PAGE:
Mriganka Sur - Picower researchers ID brain mechanisms underlying alertness and attentiveness
First demonstration that a common neurotransmitter acts via a single neuron type to enable effective information-processing.
Picower Institute for Learning and Memory
April 27, 2015
at MIT’s Picower Institute for Learning and Memory have shown for the
first time that a common neurotransmitter acts via a
single type of neuron to enable the
brain to process information more effectively. The study appears in the April 27 advance online edition of Nature Neuroscience.
A fundamental feature of the awake, alert brain is the release of the
neurotransmitter acetylcholine (ACh). By zeroing in on a specific
cortical circuit driven by a single cell type, “this paper shows that a
crucial function of ACh is to enhance information representation by
acting principally on one class of inhibitory neuron in the cortex,”
says co-author Mriganka Sur, the Newton Professor of Neuroscience and
director of the MIT Simons Center for the Social Brain. “We have
pinpointed the mechanism underlying a fundamental aspect of information
representation in the brain.”
There are many scenarios in which being in sync is a good thing. The attentive brain, surprisingly, is not one of them.
Decorrelation — neurons firing in an unsynchronized manner — can
enhance and even optimize information processing. In fact, conditions
such as Parkinson’s disease and epilepsy are characterized by
pathologically synchronized neurons.
The Picower study pinpoints, for the first time, a specific subtype
of inhibitory neuron that contributes to decorrelation in a major brain
circuit tied to attention and arousal.
The mechanisms underlying ACh-modulated brain functions are complex
due to the sheer number of types of brain cells that ACh modulates, says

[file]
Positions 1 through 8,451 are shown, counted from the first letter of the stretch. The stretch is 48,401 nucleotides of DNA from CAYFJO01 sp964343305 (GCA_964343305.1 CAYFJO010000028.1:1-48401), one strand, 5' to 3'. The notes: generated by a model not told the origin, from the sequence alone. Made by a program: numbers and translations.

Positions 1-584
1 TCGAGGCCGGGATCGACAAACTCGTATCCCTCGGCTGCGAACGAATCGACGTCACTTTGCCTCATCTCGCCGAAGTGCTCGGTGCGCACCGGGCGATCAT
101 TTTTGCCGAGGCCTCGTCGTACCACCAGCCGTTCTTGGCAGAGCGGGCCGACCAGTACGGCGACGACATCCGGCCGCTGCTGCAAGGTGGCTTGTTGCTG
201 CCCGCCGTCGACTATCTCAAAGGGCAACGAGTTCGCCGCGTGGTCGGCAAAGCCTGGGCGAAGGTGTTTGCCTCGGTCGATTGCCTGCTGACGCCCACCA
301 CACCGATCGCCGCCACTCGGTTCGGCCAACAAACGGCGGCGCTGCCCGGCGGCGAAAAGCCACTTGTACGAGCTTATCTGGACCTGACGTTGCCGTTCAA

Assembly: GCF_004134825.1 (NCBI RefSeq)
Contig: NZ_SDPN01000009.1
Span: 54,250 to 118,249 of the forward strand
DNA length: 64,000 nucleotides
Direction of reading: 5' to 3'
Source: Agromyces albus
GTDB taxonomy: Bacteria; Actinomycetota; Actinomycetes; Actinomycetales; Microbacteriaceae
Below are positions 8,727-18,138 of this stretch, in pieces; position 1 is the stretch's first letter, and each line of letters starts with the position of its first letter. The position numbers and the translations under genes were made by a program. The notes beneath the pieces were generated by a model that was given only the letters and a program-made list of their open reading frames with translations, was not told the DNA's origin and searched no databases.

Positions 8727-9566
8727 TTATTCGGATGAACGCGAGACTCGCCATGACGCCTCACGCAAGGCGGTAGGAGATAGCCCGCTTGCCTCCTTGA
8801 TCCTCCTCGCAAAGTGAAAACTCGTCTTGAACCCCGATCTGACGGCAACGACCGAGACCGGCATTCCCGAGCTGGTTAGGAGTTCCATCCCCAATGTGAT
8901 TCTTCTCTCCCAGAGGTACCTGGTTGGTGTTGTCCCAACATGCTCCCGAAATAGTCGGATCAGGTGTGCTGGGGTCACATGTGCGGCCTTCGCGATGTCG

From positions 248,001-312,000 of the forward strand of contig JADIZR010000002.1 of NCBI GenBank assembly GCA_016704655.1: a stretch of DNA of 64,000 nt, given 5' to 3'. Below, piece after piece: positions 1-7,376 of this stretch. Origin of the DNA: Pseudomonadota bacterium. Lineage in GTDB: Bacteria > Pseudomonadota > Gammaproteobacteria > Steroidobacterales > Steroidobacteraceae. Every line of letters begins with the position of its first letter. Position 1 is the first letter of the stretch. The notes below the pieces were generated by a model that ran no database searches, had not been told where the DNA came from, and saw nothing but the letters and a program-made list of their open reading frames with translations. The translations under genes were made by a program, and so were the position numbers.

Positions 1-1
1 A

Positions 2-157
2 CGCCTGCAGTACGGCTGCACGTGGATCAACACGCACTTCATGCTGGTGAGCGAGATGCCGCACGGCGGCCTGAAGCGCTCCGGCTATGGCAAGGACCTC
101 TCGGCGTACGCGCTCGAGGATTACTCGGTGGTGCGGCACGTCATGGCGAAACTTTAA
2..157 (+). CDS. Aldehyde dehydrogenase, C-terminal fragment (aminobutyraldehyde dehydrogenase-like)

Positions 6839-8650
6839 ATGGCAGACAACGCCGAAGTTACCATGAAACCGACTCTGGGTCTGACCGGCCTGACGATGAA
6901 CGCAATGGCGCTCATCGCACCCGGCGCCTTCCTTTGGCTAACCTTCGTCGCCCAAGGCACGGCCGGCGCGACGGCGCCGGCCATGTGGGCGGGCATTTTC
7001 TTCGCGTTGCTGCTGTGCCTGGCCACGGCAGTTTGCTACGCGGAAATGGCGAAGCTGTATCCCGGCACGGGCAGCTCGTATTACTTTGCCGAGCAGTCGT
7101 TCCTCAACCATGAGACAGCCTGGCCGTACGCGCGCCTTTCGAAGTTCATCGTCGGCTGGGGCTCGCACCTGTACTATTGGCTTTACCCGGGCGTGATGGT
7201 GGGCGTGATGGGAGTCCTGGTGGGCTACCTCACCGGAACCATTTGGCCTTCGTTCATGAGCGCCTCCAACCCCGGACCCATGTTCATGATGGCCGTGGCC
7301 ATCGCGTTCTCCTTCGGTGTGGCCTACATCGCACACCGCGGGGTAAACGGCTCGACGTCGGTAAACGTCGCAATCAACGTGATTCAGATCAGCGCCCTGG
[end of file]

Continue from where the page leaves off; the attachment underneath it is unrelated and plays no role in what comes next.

former MIT graduate student Naiyan Chen, co-author of the paper.
“Surprisingly, we found a single cell type is responsible for ACh-based
information representation in the brain.”
This study, intended to shed light on brain function at the circuit
level, is “the first to demonstrate a crucial emerging principle of
cortical circuits: that the diffuse release of ACh within the cortex,
previously thought to contribute to nonspecific actions, actually leads
to highly specific functions,” Sur explains. “Certain cells have
receptors that are finely tuned to such transmitters, and these cells
are in turn part of specific circuits.
“This enables neurotransmitter systems and cortical circuits to
create very specific response transformations that underlie cognitive
functions such as attention and brain states that accompany alertness
and arousal,” he says.
Naiyan and research scientist Hiroki Sugihara demonstrated these
circuits and their function in genetically modified mice by recording
the actions of specific neurons and activating and inactivating
different neuron classes to deconstruct their roles.
Chen anticipates that these findings will motivate future research in
other brain functions — such as learning and plasticity — modulated by
the neurotransmitter acetylcholine. “An interesting next question is: Do
different acetylcholine-modulated cell types mediate different brain
functions?” she says.
This work is supported by the National Institutes of Health, the National Science Foundation, and the Simons Foundation.